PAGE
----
I have a house that needs cleaning, planters that need mulching and a book that needs writing, but none of these got done last week.
Instead, I was cleaning my rifle, counting my ammunition and sharpening my favorite knife. I had them with me on Saturday morning, before it was anywhere close to warm or light, when I hiked out to a place known to my family and friends. By 10 a.m., my hands were bloody.
It's hunting season, you see. Gun deer season, to be exact, and it wasn't the first time I pulled the trigger on an animal that I find just as cute, just as noble as anybody.
I'm a Progressive Who Hunts. Not in the Teddy Roosevelt kind of way. You'll find no taxidermy in my house, no photos of me sitting proudly astride a corpse with a rifle and a grin. I have no desire to shoot exotic species on wild, distant continents.
But I hunt, and for that I am often misunderstood: by some of my fellow progressives, who are disconcerted to discover that this tweedy Ph.D. likes to spend a few days each year freezing his bony arse off in a tree stand; and by some conservatives, who have somehow been convinced that the left wing of the Democratic Party is just biding its time until we can confiscate American guns and melt them down into Subarus and espresso machines.
So, if I'm way on the left, and if killing deer doesn't make me feel like more of a man, and if pictures of me in hunting garb are never going to surface during my presidential campaign, why do I hunt?
Reason #1: Nutrition. Although I'm married to a vegetarian, I enjoy having meat as a part of my diet. But I believe that factory farming and factory ranching are unsustainable, unethical and just kind of gross. We can't afford fancy grass-fed, humanely raised and harvested organic beef, but we can afford a weekend with family and some shells for the 30.06 that my grandfather gave to my dad, and that my dad gave to me.
Not Reason #2: Tradition. While I was raised hunting and fishing, and have fond memories of deer camp in my home state of Oregon, arguments based on the supposed inherent value of tradition make me nervous. I love some traditions - stories of previous hunts, cold beer when shooting is done for the day, the right to habeas corpus - but valuing tradition merely for its own sake is at the very heart of conservative ideologies, which lead to the kind of unexamined discrimination that progressives fight to overcome.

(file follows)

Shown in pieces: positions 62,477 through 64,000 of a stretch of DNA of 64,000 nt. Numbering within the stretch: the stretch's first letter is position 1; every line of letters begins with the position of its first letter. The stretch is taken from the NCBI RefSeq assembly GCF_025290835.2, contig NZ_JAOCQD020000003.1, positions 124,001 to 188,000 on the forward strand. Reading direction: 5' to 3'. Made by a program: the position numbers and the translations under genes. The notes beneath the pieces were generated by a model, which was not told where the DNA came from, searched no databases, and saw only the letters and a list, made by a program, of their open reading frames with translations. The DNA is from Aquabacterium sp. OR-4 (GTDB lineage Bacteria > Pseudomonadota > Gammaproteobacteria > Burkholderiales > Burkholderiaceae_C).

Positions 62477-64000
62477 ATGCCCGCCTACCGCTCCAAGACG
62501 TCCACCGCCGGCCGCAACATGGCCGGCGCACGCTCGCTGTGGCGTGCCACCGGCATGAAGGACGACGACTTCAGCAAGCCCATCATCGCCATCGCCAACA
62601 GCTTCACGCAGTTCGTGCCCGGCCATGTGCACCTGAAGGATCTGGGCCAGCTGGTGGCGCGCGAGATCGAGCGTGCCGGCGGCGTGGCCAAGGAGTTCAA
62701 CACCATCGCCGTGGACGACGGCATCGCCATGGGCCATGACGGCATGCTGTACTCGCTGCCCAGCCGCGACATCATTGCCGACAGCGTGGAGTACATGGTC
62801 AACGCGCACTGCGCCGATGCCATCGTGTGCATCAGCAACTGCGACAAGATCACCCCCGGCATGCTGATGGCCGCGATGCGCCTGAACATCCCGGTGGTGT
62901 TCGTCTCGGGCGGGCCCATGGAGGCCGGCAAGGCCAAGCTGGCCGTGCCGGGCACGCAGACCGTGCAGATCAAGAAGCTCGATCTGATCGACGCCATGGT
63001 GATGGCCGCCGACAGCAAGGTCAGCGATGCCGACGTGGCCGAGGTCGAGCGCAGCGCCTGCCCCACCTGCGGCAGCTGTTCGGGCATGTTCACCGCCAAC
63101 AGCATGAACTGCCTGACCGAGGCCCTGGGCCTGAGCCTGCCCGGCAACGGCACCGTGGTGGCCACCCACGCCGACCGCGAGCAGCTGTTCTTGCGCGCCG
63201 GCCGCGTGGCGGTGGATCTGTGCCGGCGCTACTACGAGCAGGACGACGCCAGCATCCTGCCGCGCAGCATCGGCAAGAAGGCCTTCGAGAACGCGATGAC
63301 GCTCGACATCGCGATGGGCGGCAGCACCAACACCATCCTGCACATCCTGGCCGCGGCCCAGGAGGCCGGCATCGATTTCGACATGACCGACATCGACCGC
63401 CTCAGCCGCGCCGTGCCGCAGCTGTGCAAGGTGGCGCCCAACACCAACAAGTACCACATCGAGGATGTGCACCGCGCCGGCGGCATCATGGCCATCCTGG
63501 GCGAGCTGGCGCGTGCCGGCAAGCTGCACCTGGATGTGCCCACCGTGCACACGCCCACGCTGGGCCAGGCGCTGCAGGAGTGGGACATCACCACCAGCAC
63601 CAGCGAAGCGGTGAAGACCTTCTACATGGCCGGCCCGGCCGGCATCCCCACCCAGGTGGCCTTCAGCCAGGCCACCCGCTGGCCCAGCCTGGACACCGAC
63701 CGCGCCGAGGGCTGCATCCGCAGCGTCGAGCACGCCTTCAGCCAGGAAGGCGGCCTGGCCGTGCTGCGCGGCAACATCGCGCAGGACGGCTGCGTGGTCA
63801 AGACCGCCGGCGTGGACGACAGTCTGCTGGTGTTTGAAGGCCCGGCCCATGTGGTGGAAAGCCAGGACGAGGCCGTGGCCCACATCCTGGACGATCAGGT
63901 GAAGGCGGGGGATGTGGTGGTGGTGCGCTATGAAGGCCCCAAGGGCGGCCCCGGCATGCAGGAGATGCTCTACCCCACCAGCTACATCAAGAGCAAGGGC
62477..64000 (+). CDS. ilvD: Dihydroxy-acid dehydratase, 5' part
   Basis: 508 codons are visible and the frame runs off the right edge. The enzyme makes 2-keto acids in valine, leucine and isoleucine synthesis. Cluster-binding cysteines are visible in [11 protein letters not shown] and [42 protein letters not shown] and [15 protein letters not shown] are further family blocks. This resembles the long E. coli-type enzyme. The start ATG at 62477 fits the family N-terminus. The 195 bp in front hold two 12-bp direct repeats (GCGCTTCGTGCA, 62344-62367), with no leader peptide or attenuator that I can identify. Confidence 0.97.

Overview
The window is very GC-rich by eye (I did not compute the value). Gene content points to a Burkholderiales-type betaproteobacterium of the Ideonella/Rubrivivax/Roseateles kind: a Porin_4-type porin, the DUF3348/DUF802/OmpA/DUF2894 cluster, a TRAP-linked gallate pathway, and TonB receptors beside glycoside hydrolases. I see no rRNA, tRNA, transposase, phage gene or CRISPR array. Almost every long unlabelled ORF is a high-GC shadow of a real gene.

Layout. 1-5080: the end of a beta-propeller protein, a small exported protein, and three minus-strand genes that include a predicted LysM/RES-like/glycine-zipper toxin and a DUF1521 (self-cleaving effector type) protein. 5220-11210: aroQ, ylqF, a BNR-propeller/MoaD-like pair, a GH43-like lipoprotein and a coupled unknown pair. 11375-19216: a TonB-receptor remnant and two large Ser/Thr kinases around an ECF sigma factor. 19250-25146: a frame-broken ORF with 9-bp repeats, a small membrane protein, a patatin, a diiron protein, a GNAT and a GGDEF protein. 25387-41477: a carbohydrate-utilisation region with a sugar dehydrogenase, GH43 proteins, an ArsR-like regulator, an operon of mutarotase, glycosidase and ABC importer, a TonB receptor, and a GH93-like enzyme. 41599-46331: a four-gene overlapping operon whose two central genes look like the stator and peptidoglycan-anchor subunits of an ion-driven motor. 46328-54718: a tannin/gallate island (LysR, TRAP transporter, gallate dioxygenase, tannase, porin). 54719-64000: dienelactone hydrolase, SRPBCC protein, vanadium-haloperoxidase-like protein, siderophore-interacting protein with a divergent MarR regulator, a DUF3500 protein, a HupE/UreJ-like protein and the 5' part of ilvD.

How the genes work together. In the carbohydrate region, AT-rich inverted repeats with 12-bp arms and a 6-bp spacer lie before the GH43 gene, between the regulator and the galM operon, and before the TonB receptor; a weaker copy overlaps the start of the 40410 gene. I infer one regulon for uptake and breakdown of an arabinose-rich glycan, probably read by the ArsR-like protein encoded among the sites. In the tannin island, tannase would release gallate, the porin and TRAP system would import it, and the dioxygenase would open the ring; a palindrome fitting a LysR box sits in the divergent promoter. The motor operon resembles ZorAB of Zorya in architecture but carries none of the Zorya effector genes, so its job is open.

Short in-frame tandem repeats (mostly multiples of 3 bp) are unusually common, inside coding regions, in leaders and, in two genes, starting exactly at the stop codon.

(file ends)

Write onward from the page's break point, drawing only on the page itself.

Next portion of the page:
Reason #3: Ecology. Overpopulated deer herds across the Midwest and Northeast pose a severe ecological threat. According to the Wisconsin Department of Natural Resources, Wisconsin's deer population is about 70% over goal. All these deer must eat, and deer browsing can cause long-term changes to the variety of plant species in the forests. In addition, the threat of chronic wasting disease is real, and it is accelerated by overpopulated herds.
And no, nature will not return to its natural balance if we simply didn't hunt: The predators have been killed off so that your dumb Yorkshire terrier can run around an oversized yard without getting eaten by coyotes, and so that you can continue to enjoy artificially cheap cheeseburgers.
Not Reason #4: Authenticity. I don't think that killing animals constitutes a unique human experience, nor do I believe that it brings me "closer to nature" (actually, I'm never sure exactly what that means).
I don't bowhunt, because I don't think it's particularly humane. A stabbed deer bleeds to death slowly, at least compared to the 10 or 15 steps my lung-shot deer will take before expiring, and notions of "fairness" in the hunt are laughable. Do you sneak up on your sack of boneless chicken breasts in the grocery store? Of course not.
Reason #5: Honesty. I don't particularly enjoy the actual killing part. I love sitting in the woods, I love eating venison, and I love listening to those stories and drinking that beer and butchering carcasses with Rich, Mary, Mike, Ross, Terry, Pat, Liz and Mary Pat. I do not get a particular thrill from shooting a living thing.
But anyone who eats meat should know that what they are consuming was once alive. Just once, stick your hands up the chest cavity of a deer, cut its esophagus and remove the viscera. Breathe deeply, and there is no more fantasy that meat comes into the world shrink-wrapped.
Neoconservatives think that reporting their fantasies as facts will make their fantasies come true. Hunters know that facts are stubborn, and that consumption is an action with a sometimes bloody history. Progressives should support Wisconsin's venerable culture of hunting, and conservatives should know that politically progressive hunters continue to be a part of that great culture, as we always have been.
Matthew Stratton earned that Ph.D. at UW-Madison. He teaches American literature at Ohio University.